Transparency in supply chains – Increased obligations to be introduced

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Commercial organisations in the UK with a turnover of £36 million or more face increased obligations of transparency in their supply chains, following the publication by the UK Government of its response to a review of the Modern Slavery Act 2015.

The response is particularly significant to organisations in the public sector, who are set to be brought within the scope of transparency obligations in the Act for the first time. The changes which the UK Government proposes to make to the Act will also be relevant to any other organisations who are subject to those obligations.

Section 54 of the Modern Slavery Act 2015 requires commercial organisations who supply goods or services and have a total turnover of £36 million or more to publish a slavery and human trafficking statement. This statement must set out the steps that an organisation has taken to ensure that slavery and human trafficking is not taking place in its business or supply chains or must say that the organisation has taken no such steps. The Act does not expressly say that section 54 applies to the public sector but some public sector organisations have interpreted section 54 as applying to them or have decided voluntarily to publish slavery and human trafficking statements as a matter of good practice. The Government consulted on proposed changes to this obligation in 2019, following the publication of a report of an independent review of the Modern Slavery Act 2015. The Government published its response to the consultation in September 2020.

The Government proposes to extend the application of section 54 of the Modern Slavery Act 2015 to apply to public bodies with a budget threshold of £36 million or more. Their statements will need to be signed off by the accounting officer, chief executive or equivalent role and approved by the senior management body. Public bodies will be allowed to publish group statements and the Government will publish guidance to help public bodies decide when and how to report as a group.

Other actions proposed in the Government’s response include:

  • Introducing mandatory requirements as to the subjects which must be covered in slavery and human trafficking statements. Section 54 of the Modern Slavery Act 2015 currently says that statements may cover the following subjects:
    • An organisation’s structure, business and supply chains.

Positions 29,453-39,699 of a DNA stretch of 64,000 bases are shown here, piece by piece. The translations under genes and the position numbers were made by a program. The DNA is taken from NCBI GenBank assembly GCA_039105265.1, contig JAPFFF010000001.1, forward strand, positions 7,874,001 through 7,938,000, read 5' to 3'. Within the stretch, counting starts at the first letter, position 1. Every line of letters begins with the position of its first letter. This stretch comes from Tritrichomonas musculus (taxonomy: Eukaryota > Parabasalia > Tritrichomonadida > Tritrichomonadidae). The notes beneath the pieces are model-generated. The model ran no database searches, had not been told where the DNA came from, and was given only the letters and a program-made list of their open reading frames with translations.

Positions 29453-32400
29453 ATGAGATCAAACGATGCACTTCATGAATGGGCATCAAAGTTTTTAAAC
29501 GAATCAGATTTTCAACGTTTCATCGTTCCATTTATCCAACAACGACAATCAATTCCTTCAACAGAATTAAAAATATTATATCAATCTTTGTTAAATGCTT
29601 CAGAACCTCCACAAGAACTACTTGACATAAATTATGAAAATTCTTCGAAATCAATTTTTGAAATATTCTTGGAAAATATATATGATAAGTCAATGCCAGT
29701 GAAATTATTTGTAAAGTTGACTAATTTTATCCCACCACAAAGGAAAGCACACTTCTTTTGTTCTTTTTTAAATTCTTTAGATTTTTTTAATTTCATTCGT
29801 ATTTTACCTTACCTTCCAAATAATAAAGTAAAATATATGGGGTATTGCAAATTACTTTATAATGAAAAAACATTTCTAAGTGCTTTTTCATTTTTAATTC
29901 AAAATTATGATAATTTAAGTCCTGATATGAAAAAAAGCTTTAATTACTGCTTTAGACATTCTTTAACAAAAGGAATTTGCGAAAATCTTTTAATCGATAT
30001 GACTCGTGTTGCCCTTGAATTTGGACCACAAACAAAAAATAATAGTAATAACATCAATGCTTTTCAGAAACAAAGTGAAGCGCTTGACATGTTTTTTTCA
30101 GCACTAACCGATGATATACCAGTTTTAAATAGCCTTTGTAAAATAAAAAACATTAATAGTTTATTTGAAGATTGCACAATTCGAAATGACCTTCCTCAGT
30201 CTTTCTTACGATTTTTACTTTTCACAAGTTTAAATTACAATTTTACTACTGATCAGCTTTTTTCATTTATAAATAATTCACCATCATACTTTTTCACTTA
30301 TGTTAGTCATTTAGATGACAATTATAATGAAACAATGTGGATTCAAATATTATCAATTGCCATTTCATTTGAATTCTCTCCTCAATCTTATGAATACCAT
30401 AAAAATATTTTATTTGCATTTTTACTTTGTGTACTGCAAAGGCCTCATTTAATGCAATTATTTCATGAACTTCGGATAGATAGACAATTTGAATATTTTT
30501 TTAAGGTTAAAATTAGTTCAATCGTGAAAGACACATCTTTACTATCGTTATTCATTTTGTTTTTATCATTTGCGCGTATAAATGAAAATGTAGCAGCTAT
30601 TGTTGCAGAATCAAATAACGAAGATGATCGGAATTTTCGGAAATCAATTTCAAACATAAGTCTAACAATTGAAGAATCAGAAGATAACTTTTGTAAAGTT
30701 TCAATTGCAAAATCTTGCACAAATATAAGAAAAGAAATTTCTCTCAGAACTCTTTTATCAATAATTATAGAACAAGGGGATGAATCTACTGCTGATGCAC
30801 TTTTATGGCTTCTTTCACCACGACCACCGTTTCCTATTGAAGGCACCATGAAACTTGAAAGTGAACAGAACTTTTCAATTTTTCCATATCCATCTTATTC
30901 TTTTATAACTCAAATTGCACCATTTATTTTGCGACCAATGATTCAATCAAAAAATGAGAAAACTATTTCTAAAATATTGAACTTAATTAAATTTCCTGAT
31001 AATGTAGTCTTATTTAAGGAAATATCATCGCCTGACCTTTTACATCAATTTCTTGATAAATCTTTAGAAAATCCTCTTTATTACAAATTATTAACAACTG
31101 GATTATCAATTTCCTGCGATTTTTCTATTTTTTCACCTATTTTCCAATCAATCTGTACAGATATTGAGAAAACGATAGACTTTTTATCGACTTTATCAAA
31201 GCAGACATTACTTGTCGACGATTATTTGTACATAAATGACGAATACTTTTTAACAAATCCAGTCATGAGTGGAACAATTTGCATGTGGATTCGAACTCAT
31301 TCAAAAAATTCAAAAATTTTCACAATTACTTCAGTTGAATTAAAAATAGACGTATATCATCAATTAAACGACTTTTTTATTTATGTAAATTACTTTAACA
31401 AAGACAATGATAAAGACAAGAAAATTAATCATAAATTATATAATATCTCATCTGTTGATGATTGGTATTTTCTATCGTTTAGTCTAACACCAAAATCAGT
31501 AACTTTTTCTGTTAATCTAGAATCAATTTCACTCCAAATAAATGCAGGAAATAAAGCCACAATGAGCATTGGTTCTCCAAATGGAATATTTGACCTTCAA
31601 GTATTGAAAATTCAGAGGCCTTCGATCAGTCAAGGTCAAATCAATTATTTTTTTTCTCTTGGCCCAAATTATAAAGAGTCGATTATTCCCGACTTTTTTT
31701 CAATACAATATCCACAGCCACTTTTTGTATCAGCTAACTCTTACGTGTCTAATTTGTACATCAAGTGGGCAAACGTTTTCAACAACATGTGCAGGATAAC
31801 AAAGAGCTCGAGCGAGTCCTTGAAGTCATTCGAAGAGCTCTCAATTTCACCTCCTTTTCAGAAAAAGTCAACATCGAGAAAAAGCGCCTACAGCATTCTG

• Its policies in relation to slavery and human trafficking
    • Its due diligence processes in relation to slavery and human trafficking in its business and supply chains.
    • The parts of its business and supply chains where there is a risk of slavery and human trafficking taking place, and the steps it has taken to assess and manage that risk;
    • Its effectiveness in ensuring that slavery and human trafficking is not taking place in its business or supply chains, measured against such performance indicators as it considers appropriate;
    • The training about slavery and human trafficking available to its staff.
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    Government guidance indicates that the Government would expect organisations to cover such matters in their statements but the Government is now proposing to make this mandatory.

  • Requiring organisations who are subject to the reporting obligations to meet a single reporting deadline.
  • Requiring organisations who are subject to the reporting obligations to publish their statements on the Government-run reporting service.
  • Requiring organisations to include in their statements the date of Board approval and requiring group statements to name the entities that the statements cover.
  • Publishing new guidance, with examples of best practice on reporting.

The Government has also said that it will consider enforcement options and will issue a further update on this.

Some of the Government’s proposals will require amendment of legislation and will therefore take time to progress. In advance of such legislation being made, organisations should take steps to prepare for the impact on their activities. Actions to consider include:

  • Public sector organisations should assess their budgets and establish whether they will be within the scope of the duty relating to transparency in supply chains when it is applied to the public sector.
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  • Public sector organisations should identify whether they are connected with any entities which should be included in group statements and decide whether they will publish statements as a group rather than for each entity.
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  • All organisations subject to the duty of transparency in supply chains should carry out of an audit of the arrangements they have in place to identify any risks of slavery or trafficking and to take action when any risks are discovered.
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  • Suppliers to the public sector and to organisations who ultimately have a £36 million or above turnover, should consider what impact these new obligations could have on them and should prepare accordingly. Suppliers who are above the £36 million turnover threshold will themselves be subject to the requirements of the Modern Slavery Act 2015 and will need to ensure that they have appropriate processes and access to information to comply. They may find that they have to expand such processes if customers impose more extensive obligations than they would have done previously in order to help those customers to comply with their obligations under the Modern Slavery Act 2015.
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